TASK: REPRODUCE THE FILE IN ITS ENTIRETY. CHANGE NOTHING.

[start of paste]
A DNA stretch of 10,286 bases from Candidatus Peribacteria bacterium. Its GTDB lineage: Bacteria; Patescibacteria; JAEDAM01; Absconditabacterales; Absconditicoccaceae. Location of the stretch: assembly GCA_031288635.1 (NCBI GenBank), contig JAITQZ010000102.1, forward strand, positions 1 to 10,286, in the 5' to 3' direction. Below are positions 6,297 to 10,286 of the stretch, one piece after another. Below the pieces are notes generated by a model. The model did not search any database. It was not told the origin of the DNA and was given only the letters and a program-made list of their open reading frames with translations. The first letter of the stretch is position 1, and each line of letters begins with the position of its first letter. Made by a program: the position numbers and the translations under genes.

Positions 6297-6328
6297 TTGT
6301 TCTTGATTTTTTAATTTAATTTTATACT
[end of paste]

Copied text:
A DNA stretch of 10,286 bases from Candidatus Peribacteria bacterium. Its GTDB lineage: Bacteria; Patescibacteria; JAEDAM01; Absconditabacterales; Absconditicoccaceae. Location of the stretch: assembly GCA_031288635.1 (NCBI GenBank), contig JAITQZ010000102.1, forward strand, positions 1 to 10,286, in the 5' to 3' direction. Below are positions 6,297 to 10,286 of the stretch, one piece after another. Below the pieces are notes generated by a model. The model did not search any database. It was not told the origin of the DNA and was given only the letters and a program-made list of their open reading frames with translations. The first letter of the stretch is position 1, and each line of letters begins with the position of its first letter. Made by a program: the position numbers and the translations under genes.

Positions 6297-6328
6297 TTGT
6301 TCTTGATTTTTTAATTTAATTTTATACT